The pricing of housing goes up and down over the years. If something is overpriced is relatie. I find it best to just analyse the prospective purchase and if you cash flow along with putting aside 5% for vacancy and a % for maintenance (this amount varies between diff investors but I figure in at least 800.00 per property min a yr to put aside). If it cash flows, I go with it. If the interest rates are high I just refi when they go down if it makes sense. That way I can hold onto any property when the price is good or bad. I don't get caught up in emotional bidding wars either. I found some new construction homes that worked for me and the rents are really good right now all around the Phx Metro area so the higher prices are being balanced with the higher rents available at this time. 

I’m not sure it’s conveying the full picture when saying the values have increased 114% in the past 10 years because that’s going back to the cratered values of the recession (down 60% from 2007-2012). So if the values came down 60% and from there went up 114%...there has been appreciation but no where near the 114% if that makes sense.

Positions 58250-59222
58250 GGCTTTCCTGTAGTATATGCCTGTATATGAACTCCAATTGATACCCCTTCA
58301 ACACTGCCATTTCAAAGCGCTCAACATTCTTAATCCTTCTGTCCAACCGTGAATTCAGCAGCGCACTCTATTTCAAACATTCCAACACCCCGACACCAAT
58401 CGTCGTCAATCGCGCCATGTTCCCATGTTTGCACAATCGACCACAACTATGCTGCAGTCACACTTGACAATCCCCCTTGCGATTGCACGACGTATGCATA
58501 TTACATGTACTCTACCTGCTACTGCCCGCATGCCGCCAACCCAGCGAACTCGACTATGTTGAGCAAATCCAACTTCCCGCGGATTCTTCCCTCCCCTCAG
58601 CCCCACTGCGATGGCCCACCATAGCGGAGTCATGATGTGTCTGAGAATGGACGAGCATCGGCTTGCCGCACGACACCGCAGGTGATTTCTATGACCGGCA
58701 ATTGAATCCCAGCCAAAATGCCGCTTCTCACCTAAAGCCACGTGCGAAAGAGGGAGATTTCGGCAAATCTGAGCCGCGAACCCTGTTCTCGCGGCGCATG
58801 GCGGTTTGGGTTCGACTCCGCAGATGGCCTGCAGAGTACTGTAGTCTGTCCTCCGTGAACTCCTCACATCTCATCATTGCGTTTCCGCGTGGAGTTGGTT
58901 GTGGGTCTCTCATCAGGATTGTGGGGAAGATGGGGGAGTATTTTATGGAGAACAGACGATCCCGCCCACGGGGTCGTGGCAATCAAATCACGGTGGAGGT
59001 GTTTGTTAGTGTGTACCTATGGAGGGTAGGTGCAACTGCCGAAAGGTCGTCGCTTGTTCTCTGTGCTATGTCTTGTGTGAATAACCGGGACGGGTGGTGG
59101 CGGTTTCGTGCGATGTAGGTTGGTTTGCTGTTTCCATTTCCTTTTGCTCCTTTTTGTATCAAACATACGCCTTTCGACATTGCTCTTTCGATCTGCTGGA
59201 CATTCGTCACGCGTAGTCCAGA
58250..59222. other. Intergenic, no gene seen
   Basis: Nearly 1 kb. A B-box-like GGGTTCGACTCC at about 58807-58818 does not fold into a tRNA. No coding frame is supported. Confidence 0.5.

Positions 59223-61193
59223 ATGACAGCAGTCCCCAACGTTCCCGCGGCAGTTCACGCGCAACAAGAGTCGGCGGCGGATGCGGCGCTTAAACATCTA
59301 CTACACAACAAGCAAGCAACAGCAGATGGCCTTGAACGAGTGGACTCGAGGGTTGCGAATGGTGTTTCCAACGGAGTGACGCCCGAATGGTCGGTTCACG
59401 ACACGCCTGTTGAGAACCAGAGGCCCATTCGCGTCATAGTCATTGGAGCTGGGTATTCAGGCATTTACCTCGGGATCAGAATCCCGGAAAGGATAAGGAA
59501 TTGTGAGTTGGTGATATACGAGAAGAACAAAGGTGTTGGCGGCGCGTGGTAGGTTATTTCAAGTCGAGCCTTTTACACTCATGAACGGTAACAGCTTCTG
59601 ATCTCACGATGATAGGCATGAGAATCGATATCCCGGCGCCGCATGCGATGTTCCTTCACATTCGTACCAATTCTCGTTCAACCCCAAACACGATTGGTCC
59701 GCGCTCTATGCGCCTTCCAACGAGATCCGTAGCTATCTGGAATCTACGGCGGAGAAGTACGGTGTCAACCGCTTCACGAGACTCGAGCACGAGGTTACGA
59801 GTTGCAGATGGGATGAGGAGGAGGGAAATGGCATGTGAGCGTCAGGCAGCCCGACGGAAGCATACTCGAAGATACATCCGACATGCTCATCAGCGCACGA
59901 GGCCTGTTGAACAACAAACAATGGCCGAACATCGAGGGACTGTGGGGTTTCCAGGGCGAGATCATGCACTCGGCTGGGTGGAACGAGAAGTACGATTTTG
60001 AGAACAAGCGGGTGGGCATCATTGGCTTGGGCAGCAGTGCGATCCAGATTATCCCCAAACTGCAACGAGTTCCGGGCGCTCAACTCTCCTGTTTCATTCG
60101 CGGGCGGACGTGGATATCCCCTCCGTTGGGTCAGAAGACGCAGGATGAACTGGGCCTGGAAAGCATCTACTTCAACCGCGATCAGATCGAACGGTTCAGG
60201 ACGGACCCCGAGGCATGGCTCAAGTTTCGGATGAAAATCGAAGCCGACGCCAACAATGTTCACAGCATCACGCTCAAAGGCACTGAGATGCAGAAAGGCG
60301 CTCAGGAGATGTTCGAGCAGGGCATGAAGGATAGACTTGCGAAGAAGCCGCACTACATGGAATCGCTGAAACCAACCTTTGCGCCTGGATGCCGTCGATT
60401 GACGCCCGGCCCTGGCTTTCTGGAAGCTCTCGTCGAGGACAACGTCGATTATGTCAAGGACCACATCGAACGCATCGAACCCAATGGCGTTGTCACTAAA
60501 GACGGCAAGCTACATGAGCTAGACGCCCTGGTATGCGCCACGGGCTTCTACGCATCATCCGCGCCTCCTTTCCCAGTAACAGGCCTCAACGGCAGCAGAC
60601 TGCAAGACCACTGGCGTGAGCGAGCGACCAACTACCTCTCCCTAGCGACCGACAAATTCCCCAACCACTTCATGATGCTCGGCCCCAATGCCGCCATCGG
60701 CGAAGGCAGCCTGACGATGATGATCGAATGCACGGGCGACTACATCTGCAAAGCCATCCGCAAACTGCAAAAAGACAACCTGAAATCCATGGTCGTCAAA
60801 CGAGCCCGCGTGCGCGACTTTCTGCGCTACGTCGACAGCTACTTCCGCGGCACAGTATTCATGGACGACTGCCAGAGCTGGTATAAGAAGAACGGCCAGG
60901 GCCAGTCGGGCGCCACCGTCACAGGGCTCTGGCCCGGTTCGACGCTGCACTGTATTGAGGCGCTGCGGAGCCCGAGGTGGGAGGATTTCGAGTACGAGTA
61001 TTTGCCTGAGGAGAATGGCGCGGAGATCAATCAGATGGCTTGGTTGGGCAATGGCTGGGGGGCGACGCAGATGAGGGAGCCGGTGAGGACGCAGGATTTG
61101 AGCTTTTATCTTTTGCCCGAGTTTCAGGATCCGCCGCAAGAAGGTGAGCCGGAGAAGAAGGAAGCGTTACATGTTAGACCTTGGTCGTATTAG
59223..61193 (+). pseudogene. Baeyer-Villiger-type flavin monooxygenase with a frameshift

Having invested since 2005, one of the main differences between now and back then is financing. Stated income and banks pushing loans back then had everyone buying homes they knew they couldn’t afford. Many thought they could just sell in 6 months and make a quick 15%.

Today has many more checks and balances before being able to qualify for a home/investment property. 

I could go on, but I think with good weather/no natural disasters, cheap but more stringent financing, a hot job market, and seeing a number of Californians moving here (along with other out of state buyers), we won’t see anything similar to 2007-12 maybe only a slight decline or flat appreciation if there is a national dip.

Nick , with this economy, interest rates, and everyone moving here. Almost 320 more people than leaving.  It will be a great market here for at least 2-4 years!

Xổ số vuông hôm nayI ready to get those jobs, investors, and people that want part of the action here!!!